These are major challenges especially in developing countries like Nigeria where in spite of the good responses by the various layers of government, there’s still more to be done and this will ultimately decide if Nigeria and other developing countries will be able to overcome the inequality challenge. Informed projections, however, show that inequality will likely persist to the extent that prevailing economic realities and classes will continue to determine where everyone stands on the ladder of progress and effect on the quality of life. Poignantly as Melinda Gates advocated in the letter, it would be a good thing if economic policies are made to favour the vulnerable ones, especially our women because of their peculiar challenges to avoid exclusion.
More specifically, and despite the relative lower infections in Nigeria and Africa generally, until vaccines get to everyone around the world, we cannot yet shout Uhuru, because of the nature of the virus being capable of developing new clusters of disease and the cycle of inequality will likely continue. This is an important point to note as the world battles the pandemic. In Nigeria, we never thought there would be a second wave until we woke up one day to realize that the number of cases was rising again and thus necessitating the new adherence to COVID-19 protocols backed by law. So no one should be deluded that the virus is a fluke.
As noted by the Gates and I concur, “everything depends on whether the world comes together to ensure that the lifesaving science developed in 2020 saves as many lives as possible in 2021” and that “demanding an inclusive response will save lives and livelihoods now –and create a foundation for a post-pandemic world that is stronger, more equal and more resilient”.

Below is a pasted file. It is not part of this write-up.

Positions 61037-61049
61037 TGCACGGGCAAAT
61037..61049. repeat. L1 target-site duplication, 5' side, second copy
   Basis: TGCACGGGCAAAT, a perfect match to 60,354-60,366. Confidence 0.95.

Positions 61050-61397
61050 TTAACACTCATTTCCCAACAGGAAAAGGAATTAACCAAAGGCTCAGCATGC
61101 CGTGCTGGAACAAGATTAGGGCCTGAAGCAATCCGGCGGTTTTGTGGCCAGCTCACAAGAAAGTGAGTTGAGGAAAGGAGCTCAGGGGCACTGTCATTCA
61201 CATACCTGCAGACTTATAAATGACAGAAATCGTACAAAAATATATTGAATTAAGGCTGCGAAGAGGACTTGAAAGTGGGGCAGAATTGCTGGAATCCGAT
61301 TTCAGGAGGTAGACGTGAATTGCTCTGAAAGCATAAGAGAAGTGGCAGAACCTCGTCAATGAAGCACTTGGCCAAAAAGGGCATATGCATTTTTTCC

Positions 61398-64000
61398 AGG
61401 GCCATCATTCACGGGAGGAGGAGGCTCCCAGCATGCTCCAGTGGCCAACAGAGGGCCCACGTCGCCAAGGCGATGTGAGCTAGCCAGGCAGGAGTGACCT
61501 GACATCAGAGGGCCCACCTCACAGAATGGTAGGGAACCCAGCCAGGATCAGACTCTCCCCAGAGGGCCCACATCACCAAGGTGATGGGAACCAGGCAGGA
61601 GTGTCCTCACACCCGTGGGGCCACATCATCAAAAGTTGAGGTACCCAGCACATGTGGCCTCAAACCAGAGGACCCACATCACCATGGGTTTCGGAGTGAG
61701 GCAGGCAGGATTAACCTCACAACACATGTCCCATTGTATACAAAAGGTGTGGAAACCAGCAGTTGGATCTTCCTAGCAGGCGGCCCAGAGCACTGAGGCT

How prepared we are ahead of the next pandemic as posited by Bill Gates will depend on how much the world spends on medical and scientific innovations in research and outcomes with great optimism that the world will see huge advances over the next five years in the ability to develop new vaccines. However, he stated, “pandemic preparedness must be taken as seriously as we take the threat of war”.
According to him, the world needs to double investments in research and development and organizations like CEPI that have proven invaluable with COVID-19 as well as building new capabilities. In his opinion, the bulk of the funding needs to come from the rich countries, informing that the COVID-19 pandemic is estimated to have cost the world $28 trillion.
The message back home is very clear: we need to do more in funding and upgrading our health facilities, enhance quality of the personnel to deliver on global best practices as we also rethink science education and research in our institutions.
Dallaji, founder, African Children Talent Discovery Foundation, wrote from Abuja.